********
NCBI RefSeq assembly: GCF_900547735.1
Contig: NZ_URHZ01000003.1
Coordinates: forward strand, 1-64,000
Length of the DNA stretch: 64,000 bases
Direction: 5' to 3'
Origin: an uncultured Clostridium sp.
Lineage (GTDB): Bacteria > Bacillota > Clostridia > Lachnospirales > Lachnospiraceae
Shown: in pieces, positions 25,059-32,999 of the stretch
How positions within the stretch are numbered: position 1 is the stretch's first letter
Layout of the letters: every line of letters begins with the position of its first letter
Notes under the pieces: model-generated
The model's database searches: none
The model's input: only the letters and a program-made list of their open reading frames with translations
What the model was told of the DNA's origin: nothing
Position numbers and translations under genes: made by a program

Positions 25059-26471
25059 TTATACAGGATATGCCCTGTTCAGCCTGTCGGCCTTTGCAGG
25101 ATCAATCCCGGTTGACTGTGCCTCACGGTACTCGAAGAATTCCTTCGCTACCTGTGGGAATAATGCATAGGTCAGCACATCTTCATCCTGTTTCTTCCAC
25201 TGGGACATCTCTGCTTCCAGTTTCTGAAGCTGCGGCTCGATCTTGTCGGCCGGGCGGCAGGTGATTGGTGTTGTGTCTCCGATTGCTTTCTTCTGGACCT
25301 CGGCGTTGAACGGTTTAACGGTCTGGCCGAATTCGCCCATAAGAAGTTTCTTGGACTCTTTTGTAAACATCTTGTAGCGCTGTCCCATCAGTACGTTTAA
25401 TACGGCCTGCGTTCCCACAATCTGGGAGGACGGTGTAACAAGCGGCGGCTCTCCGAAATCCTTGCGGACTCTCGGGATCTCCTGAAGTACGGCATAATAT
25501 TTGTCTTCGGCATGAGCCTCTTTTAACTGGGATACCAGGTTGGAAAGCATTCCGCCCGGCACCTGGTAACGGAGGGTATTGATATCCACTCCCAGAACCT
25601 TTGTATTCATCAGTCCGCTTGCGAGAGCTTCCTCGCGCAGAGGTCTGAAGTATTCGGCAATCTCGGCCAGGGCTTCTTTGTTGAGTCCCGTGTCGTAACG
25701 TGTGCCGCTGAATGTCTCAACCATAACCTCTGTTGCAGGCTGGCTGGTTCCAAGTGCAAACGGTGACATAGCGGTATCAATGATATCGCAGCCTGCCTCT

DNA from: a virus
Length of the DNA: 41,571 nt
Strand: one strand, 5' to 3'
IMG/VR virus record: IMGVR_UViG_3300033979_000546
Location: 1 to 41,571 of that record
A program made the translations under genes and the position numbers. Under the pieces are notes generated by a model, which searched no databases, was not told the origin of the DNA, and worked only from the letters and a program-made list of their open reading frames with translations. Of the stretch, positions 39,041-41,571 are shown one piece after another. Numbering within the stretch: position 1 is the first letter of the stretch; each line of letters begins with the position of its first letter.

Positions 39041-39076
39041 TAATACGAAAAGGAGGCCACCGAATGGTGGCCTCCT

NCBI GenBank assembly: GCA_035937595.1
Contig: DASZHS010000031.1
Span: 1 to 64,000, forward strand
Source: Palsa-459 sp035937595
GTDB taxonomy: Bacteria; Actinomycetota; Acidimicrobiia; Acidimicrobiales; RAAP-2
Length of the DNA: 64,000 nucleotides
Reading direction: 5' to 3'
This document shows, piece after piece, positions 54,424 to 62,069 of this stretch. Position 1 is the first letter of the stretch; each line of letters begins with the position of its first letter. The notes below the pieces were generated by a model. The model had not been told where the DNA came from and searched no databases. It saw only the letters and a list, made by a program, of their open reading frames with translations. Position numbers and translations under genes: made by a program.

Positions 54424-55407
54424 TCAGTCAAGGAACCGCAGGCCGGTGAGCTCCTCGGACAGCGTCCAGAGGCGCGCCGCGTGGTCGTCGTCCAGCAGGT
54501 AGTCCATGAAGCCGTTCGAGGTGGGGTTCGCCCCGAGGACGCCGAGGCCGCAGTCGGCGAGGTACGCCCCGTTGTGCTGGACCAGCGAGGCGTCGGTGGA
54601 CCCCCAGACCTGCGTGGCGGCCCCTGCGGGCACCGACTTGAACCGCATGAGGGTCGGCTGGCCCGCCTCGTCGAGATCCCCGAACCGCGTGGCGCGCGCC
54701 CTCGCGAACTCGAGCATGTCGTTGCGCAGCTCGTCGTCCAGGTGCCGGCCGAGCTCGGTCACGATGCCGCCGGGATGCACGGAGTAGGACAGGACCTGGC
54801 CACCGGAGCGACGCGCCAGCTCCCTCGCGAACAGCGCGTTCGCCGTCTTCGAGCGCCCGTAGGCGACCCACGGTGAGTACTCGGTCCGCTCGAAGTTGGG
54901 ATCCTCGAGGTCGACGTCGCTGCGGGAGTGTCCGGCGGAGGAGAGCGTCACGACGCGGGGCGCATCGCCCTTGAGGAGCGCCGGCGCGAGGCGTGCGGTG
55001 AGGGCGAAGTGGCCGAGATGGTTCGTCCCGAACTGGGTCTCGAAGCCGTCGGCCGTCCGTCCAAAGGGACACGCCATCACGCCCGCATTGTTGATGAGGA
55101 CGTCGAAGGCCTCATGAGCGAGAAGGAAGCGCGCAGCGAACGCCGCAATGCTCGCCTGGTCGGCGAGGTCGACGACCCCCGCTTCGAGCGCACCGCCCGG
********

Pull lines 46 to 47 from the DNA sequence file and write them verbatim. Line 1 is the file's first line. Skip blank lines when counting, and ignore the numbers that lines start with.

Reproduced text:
54801 CACCGGAGCGACGCGCCAGCTCCCTCGCGAACAGCGCGTTCGCCGTCTTCGAGCGCCCGTAGGCGACCCACGGTGAGTACTCGGTCCGCTCGAAGTTGGG
54901 ATCCTCGAGGTCGACGTCGCTGCGGGAGTGTCCGGCGGAGGAGAGCGTCACGACGCGGGGCGCATCGCCCTTGAGGAGCGCCGGCGCGAGGCGTGCGGTG